Middlewich MP Fiona Bruce, who has campaigned for years for funding for a bypass in Middlewich, was delighted to welcome today the announcement by the Secretary of State for Transport of £46.8m funding towards a total cost of £56.9m for the Middlewich Eastern Bypass. This will reduce congestion in the town centre and facilitate the opening up of employment land with the potential to provide over 2,000 jobs. The funding is one of only two new large local major road schemes receiving approval at the present time, and has been achieved in the face of stiff competition from towns clamouring for bypasses across the country.
Speaking with Fiona Bruce MP on making the announcement this morning, Secretary of State for Transport, Chris Grayling MP, said ‘As someone who used to live just outside Middlewich, I know well just how important this project is and the difference it will make.’
Fiona Bruce MP said:
‘This is a massive boost for Middlewich. It puts Middlewich firmly on the economic map of the North West and should act as a rocket launcher for further investment, such as the reopening of Middlewich Railway Station for passengers.
‘Such a huge commitment by this Government will radically improve the quality of life for Middlewich people, both reducing chronic congestion and opening up many much needed local job opportunities .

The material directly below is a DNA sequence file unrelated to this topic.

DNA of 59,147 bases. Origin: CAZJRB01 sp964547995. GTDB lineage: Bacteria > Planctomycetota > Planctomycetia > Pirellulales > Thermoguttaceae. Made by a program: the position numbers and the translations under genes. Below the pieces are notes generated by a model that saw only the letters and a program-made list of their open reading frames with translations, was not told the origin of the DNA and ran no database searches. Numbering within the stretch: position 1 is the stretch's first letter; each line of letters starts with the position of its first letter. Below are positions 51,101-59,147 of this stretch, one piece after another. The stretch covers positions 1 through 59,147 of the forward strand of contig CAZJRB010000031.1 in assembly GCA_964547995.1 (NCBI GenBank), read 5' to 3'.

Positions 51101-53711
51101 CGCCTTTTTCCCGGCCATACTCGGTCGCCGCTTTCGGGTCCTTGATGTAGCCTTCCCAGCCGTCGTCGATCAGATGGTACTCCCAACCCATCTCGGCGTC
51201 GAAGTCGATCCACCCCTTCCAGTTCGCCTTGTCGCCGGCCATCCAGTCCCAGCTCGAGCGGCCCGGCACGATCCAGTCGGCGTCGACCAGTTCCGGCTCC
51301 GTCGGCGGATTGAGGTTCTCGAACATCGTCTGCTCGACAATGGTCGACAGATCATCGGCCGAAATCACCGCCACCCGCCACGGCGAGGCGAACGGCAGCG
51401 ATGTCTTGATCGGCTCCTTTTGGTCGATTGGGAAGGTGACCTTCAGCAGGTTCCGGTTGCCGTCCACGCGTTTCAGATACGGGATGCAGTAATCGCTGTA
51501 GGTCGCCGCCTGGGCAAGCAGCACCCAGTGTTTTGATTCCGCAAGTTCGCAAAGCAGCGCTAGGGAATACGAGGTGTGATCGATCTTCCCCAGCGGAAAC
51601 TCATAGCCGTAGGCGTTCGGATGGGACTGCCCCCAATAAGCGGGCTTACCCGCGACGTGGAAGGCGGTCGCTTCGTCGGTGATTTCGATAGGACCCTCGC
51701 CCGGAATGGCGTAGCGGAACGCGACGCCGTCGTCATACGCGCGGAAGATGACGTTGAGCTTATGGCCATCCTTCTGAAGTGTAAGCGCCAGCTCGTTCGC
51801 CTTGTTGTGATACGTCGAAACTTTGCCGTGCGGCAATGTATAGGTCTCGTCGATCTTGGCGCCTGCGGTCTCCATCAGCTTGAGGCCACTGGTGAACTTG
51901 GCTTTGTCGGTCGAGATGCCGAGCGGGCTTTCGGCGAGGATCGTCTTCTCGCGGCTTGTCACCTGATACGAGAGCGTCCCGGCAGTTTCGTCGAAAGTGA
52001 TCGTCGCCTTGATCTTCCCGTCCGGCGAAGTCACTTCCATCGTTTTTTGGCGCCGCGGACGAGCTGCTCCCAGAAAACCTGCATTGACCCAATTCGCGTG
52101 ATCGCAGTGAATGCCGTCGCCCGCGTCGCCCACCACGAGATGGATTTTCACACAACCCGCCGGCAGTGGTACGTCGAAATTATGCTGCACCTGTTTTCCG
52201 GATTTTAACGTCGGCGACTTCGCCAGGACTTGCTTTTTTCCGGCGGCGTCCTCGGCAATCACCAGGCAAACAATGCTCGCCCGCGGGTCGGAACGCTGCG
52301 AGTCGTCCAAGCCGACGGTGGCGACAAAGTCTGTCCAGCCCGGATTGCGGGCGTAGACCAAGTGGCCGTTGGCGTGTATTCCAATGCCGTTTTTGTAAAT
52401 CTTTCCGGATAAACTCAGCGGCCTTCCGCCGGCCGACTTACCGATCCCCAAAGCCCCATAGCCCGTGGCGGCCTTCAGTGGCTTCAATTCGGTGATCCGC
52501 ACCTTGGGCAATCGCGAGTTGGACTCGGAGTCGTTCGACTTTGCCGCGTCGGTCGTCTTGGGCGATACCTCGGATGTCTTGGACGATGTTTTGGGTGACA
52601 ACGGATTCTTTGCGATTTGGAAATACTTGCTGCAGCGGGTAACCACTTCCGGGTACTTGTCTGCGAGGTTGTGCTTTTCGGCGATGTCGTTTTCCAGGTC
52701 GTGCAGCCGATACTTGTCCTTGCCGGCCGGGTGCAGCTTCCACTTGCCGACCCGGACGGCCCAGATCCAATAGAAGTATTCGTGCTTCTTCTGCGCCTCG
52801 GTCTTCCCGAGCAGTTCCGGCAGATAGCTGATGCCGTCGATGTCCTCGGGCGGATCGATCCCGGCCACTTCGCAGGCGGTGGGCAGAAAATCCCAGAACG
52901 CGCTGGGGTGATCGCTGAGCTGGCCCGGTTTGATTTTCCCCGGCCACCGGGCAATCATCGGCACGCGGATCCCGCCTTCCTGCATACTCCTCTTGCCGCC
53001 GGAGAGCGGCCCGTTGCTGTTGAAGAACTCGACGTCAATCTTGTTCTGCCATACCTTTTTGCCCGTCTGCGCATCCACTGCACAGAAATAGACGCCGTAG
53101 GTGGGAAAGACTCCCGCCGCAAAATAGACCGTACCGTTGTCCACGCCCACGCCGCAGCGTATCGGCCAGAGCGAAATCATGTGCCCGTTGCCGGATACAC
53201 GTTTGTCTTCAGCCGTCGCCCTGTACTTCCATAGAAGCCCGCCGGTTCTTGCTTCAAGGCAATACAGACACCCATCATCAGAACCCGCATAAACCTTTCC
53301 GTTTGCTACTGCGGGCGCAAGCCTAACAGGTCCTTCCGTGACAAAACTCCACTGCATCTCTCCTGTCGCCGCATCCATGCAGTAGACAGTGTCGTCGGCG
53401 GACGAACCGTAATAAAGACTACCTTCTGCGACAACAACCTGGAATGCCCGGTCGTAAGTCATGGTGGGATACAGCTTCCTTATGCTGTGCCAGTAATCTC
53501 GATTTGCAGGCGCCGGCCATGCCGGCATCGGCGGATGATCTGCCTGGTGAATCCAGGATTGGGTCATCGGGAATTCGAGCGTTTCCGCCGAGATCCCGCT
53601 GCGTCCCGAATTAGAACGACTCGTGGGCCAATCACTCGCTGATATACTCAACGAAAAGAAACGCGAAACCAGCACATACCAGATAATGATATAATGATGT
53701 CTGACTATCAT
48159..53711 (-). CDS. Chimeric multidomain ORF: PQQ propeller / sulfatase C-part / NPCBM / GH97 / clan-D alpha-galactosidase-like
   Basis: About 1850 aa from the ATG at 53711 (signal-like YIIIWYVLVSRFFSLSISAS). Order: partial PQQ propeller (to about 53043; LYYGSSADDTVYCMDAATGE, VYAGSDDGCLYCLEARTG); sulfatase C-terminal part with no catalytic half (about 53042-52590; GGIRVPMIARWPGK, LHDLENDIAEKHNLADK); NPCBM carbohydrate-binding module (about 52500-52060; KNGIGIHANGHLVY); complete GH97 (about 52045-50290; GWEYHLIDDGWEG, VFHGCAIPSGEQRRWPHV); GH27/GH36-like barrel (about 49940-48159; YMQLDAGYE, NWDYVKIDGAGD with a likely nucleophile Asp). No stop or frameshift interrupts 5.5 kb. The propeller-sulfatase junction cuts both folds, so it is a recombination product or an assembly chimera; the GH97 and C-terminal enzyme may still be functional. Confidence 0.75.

‘I want to express my appreciation, both to Cheshire East Council for working with me on a sustained basis over many years to make a clear business case to Government for this Bypass funding - in the face of severe competition from other towns across the country, - and to Government Ministers for listening to our representations in Westminster, and responding with this fantastic announcement today.’


Ministerial Statement - MKiddlewich By-pass

House of Commons: Written Statement (HCWS180)
Department for Transport
Written Statement made by: The Secretary of State for Transport (Chris
Grayling) on 19 Oct 2017.
Roa ds
I am today setting out further details of significant investment for our roads, including announcing
the next two major local road schemes and 76 winners from the recent competition for National
Productivity Investment Funding on local roads. This funding from the Department for Transport
totals £345.3 million.
This funding includes two new large local major road schemes receiving Programme Entry
approval, at Carrington Bridge in Worcester and at Middlewich in East Cheshire. The scheme in